The debate on empowering women also involved governance and welfare as political issues. It is important to note that figure Biju Patnaik is closely related to the 33% reservation among the grounds in panchayati raj grounds. The BJD also tried to mobilize women voters as a recognized item. The state government rewarded anganwadi workers immediately before the elections. In addition, the BJD initiated a national 33% reservation campaign for women in legislative bodies. While this campaign could not gain momentum at national level, the party decided to give a 33% reservation to female candidates. This comprehensive gender-sensitive politics helped the BJD to overcome others. He gave tickets to seven female candidates in Lok Sabha and five of them won comfortably (Table 6). Similarly, 12 out of 19 female candidates won the party at the election electionTable 7).
The success of the BJD led by Patnaik in the 2019 elections and the emergence of BJP as the main opposition in Odisha has led to a complex case. A significant feature of the 2019 elections in the state was the strategic placing of strategic political issues in an election competition. At the same time, the normal state-of-the-art issues, the inclusivity, empowerment of women – survived voters' voters. The survey shows that voter class differences and spatial locations decided their political choices. Welfarism is reflected in a political spirit, particularly by poor and marginalized rural sections of society. While the elite and the powerful celebrate the emerging discourse of highly desired nationalism. However, these responses which did not appear to be contrary to any decisive political binary between the BJP and the BJD did not appear. The voters prefer Modi as Prime Minister, but they did not vote for the BJP; They preferred Patnaik as prime minister but stayed worried about the potential role of BJD as a national force.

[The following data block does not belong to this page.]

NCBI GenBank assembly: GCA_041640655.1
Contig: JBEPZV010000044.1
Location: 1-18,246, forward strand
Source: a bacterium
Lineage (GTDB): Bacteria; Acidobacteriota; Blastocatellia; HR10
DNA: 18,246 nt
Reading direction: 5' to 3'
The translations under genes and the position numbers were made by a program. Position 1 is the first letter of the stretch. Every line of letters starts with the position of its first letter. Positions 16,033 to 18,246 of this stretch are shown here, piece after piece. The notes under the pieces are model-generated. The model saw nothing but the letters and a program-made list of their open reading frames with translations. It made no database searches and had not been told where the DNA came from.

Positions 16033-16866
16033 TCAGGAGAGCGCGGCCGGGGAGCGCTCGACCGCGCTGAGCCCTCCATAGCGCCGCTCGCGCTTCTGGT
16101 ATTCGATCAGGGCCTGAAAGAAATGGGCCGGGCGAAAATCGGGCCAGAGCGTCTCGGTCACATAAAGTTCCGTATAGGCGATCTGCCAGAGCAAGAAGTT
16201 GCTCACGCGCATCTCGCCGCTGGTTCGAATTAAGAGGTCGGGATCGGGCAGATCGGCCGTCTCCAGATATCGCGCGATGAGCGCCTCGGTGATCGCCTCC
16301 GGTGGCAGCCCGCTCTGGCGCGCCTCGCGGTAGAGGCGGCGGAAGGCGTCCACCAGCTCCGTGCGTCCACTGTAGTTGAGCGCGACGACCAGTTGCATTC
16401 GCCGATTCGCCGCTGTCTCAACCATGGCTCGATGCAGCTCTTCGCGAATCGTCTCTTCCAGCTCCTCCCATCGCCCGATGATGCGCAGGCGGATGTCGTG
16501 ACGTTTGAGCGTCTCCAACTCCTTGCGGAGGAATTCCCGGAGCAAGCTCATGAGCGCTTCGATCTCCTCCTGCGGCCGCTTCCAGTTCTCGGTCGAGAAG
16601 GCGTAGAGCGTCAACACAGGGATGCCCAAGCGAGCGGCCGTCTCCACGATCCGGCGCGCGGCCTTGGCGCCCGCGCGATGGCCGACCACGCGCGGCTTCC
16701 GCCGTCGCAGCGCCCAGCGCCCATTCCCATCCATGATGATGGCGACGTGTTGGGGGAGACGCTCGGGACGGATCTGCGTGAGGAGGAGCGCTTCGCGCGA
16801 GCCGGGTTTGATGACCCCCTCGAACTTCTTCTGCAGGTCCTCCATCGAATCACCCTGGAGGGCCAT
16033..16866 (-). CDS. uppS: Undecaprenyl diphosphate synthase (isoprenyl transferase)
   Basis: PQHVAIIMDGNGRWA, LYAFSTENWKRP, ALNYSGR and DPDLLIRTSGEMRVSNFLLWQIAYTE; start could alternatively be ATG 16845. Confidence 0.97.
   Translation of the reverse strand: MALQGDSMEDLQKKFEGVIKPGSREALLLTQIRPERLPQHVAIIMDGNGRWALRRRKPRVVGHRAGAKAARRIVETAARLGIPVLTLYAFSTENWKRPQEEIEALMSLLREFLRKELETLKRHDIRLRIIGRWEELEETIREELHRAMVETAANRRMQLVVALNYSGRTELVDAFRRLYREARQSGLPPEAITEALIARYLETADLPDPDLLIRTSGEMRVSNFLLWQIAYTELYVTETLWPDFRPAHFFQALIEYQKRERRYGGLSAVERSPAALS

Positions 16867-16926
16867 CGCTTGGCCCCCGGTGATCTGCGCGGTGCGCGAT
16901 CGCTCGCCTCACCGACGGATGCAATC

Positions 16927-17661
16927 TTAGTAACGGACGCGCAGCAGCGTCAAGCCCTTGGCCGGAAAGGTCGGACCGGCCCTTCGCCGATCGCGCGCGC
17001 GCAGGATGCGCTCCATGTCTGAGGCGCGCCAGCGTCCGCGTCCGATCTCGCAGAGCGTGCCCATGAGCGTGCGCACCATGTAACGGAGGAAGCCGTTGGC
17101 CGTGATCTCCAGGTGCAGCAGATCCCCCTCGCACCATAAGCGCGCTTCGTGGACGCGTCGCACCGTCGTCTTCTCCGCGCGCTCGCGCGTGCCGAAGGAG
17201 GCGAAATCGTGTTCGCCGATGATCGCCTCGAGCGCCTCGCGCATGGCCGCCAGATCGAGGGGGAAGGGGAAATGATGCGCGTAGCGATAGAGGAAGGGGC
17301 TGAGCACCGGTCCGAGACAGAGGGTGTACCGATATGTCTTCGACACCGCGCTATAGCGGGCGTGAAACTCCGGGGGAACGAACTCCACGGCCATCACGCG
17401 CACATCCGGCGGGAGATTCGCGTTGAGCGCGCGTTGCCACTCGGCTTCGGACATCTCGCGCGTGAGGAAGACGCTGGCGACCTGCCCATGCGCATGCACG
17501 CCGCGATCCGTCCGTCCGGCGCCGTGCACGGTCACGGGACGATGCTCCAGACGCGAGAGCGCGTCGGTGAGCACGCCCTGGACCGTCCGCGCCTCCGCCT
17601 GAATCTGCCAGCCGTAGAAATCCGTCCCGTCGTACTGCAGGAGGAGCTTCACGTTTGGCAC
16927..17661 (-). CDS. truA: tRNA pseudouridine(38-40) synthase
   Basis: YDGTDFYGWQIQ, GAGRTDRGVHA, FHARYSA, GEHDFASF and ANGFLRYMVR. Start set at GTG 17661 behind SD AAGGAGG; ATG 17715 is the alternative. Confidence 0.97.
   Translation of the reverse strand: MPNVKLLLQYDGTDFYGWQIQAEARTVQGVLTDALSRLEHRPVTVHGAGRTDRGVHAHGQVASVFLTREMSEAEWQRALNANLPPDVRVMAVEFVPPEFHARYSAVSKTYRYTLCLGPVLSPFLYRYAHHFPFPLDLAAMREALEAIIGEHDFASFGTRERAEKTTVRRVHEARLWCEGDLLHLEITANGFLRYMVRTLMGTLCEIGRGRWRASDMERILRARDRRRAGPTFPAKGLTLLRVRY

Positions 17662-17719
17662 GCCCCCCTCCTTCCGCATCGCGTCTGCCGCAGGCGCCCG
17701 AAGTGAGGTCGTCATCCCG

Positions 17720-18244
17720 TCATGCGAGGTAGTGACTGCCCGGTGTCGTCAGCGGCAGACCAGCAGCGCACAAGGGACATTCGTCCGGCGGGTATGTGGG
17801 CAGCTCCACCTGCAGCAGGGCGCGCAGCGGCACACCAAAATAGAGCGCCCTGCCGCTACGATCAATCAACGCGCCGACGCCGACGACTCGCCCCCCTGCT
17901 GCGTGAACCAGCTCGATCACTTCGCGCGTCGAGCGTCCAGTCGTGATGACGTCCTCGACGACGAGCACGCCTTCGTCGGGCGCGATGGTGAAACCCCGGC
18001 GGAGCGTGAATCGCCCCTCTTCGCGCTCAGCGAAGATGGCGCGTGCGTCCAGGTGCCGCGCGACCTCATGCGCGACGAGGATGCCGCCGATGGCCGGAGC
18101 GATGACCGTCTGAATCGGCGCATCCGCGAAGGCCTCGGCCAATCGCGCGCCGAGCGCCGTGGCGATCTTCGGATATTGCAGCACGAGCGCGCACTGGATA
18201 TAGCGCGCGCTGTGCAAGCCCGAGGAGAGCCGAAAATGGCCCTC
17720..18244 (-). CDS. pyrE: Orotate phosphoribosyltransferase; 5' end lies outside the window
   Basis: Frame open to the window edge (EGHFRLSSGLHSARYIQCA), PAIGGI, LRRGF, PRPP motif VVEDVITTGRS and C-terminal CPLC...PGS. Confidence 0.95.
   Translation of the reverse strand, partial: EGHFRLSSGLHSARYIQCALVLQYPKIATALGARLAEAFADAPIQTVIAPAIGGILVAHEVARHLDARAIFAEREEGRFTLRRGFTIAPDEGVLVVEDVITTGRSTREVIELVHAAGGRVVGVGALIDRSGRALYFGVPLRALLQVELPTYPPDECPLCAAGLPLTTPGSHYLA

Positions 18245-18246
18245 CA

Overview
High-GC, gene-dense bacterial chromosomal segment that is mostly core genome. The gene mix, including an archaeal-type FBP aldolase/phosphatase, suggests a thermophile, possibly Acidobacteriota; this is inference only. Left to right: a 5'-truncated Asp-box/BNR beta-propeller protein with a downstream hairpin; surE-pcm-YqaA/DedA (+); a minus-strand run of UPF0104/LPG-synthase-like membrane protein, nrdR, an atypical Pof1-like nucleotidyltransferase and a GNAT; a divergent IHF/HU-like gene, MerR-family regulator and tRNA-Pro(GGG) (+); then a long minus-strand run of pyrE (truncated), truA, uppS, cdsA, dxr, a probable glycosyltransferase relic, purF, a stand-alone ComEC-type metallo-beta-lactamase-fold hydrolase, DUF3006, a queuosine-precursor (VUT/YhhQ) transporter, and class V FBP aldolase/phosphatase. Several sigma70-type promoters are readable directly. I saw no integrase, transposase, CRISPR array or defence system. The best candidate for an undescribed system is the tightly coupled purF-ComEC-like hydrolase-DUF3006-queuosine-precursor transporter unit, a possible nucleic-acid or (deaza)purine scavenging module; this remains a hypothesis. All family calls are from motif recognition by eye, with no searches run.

1 The party's official website describes Biju Patnaik and Naveen Patnaik as “a source of inspiration,” http://www.bjdodisha.org.in/content/our-inspiration/biju-patnaik, accessed on 29 June 2019.
2 For an excellent overview of the role of SST in Odisha, see Kanungo (2003).
3 The Sambit Patra election campaign is very instructive. In one of the election rallies, he wore a naked garment and made a small idol of Lord Jagannath in his hand. See: https://www.hindustantimes.com/lok-sabha-elections/lok-sabha-elections-2 … pPCJ.html, observed on 29 June 2019. Hindutva's production was of importance. Jagannath culture SST campaign ingredient in the state. Explaining this complex formulation of Hindutva in Odisha, Pralay Kanungo argues: “RSS feels that the Jagannath-Oriya-Hindu-Indian interconnection is an ideal framework for the spread of Hindutva. … It shows the culture of Orissa as Jagannath Sanskruti because this inclusive culture violates all of the other tactics and traditions and violates them. … The RSS therefore understands the disadvantage of projecting Hindutva as an alternative; it requires, wisely, its ideological relationship with the Jagannath culture ”(Kanungo 2003).
Kanungo, Pralay (2003): “Hindutva's entry into the Hindu Province ': Early Years RSS in Orissa,” Economic & Political Weekly, Volume 38, No. 31, August, p. 3293–303.